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Job seekers spend hours, days, even months practicing the perfect pitch as to why they should be hired. But selling yourself to a potential employer isn’t always about the words you choose.

In fact, that might be the least of your worries.

According to an expert, 55 percent of the communication employers use to determine who they’ll hire is of the non-verbal variety.

“It’s really hard to fake body language,” career coach Don Strankowski said. “It’s hard to fake confident posture and tone. It’s hard to fake a belief in what you’re saying.”

Strankowski’s specialty is training hopeful employees for job interviews. We sat in on his sessions with Jackie and Amanda.

Little did those two ladies know, Strankowski wasn’t going to pay attention to what they said.

We started with Jackie, who was a victim of a downsizing this past June and is looking for a fresh start. After her interview with Strankowski, we broke the news to her that nothing she just told him was really going to matter.

“Wow,” she said. “I’m sure I probably just looked nervous.”

As it turns out, Jackie’s interview started off better than she thought, according to Strankowski.

“She did an outstanding job preparing for the interview by wearing something that was very professional,” Strankowski said. “Also handshakes are key, and hers was firm and friendly; she looked me right in the eye.”

Strankowski said those three things are key to making a good first impression. But they aren’t the only thing.

Later in Jackie’s interview, Strankowski said he noticed a question that threw her body language off.

That question: “Why should I hire you for this position?”

“Without even listening to her response, you can tell she hesitates,” Strankowski said. “She doesn’t appear to have much confidence in her answer. If you were extremely confident about yourself being the best candidate, and that I should hire you for this position, the answer would have come out right away.”

That’s not all. Strankowski said Jackie’s lack of hand gestures tipped him off.

“If she was confident in her answer, she would have probably uncoupled her hands and started using them to make a point,” Strankowski said. “Hand gestures accentuate a point. And that’s very, very important when you’re on the clock in a job interview.”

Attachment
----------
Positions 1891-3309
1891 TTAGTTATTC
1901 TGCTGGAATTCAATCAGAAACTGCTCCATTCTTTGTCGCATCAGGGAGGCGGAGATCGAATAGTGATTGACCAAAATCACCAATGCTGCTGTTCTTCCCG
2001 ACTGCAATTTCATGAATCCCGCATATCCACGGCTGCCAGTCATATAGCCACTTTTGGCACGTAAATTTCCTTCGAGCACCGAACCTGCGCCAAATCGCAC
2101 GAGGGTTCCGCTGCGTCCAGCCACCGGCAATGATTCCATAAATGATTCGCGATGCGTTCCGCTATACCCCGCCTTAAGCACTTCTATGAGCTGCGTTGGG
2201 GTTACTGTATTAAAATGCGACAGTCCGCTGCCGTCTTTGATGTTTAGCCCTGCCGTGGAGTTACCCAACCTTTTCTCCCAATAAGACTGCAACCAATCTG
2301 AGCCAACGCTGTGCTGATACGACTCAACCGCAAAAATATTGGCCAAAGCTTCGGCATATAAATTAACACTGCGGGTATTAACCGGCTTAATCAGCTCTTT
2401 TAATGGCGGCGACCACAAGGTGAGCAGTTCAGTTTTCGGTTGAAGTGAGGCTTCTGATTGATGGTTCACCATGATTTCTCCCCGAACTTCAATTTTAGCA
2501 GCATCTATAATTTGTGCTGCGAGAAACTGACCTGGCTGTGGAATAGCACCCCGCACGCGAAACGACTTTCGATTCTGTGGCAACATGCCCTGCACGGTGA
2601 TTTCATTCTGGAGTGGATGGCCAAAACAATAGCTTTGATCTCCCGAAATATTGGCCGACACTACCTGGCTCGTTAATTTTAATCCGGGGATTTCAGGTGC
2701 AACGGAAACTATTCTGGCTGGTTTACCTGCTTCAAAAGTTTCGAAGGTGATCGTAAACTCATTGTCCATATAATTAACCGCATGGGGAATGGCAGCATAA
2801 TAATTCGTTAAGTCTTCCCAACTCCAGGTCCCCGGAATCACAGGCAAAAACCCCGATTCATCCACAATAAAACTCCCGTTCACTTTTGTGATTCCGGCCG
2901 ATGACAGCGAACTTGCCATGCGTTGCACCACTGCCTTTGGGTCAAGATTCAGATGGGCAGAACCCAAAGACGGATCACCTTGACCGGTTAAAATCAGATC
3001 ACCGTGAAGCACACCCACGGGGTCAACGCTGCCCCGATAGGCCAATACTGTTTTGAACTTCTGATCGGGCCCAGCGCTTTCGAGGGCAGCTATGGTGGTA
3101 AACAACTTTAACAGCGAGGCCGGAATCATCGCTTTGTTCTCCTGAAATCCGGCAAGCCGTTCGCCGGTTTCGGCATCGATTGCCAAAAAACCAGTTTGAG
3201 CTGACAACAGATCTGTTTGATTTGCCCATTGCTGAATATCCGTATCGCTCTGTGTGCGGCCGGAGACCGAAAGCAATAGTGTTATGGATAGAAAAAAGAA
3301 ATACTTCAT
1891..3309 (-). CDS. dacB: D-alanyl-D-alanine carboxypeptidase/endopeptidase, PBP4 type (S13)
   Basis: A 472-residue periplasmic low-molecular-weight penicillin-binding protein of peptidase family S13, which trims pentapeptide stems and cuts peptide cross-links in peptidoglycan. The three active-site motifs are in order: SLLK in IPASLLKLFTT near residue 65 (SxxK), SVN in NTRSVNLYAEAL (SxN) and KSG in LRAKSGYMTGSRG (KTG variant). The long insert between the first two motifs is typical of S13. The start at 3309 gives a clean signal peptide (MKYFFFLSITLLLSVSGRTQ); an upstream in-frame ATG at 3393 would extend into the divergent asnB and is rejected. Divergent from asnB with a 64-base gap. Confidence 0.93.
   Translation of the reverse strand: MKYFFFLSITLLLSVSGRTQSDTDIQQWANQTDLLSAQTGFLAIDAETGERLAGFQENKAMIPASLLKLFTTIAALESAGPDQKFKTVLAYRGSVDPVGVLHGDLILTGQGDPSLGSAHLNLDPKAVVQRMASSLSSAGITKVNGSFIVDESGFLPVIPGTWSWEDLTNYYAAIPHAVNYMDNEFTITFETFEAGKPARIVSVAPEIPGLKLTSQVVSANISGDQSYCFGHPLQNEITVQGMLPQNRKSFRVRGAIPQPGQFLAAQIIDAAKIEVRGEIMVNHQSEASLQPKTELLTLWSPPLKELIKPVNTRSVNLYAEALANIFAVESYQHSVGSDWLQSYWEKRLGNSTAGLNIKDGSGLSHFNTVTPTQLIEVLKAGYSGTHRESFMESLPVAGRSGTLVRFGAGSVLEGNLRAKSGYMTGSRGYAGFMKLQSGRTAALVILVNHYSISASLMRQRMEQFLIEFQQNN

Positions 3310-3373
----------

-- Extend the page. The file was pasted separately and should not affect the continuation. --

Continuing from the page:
Our next job candidate is Amanda.

Right off the bat, Strankowski saw something he didn’t like. It all started with the way Amanda stated her name.

“She kind of looked down and said it under her breath,” Strankowski said. “That resonated with me. I was thinking, ‘Maybe this person isn’t quite as confident as they should be in this particular interview.’”

Later in the interview, Amanda started answering a question but didn’t really finish that response.

“I’m a really fast learner, so that shouldn’t be a problem,” she said, before drifting off and looking down at the table.

Strankowski said interviewees need to treat each response to a question as if they were a baseball umpire.

“You state your answer, and you make it clear you’re not going back on it,” Strankowski said. “You always state it with confidence”

While Amanda dressed professionally for her interview, and did a great job of being engaged – leaning slightly forward with good posture – there was one final thing that stood out to Strankowski.

The nose ring.

“That was a little distracting,” Strankowski said. “That’s not a good thing.”

After the two interviews, Strankowski left both job candidates with a final lesson.

“It takes maybe three seconds to formulate a first impression, and 30 seconds for it to dry like resin,” Strankowski said. “Just like it’s really hard to break up resin, it’s really hard to break free of a bad first impression.”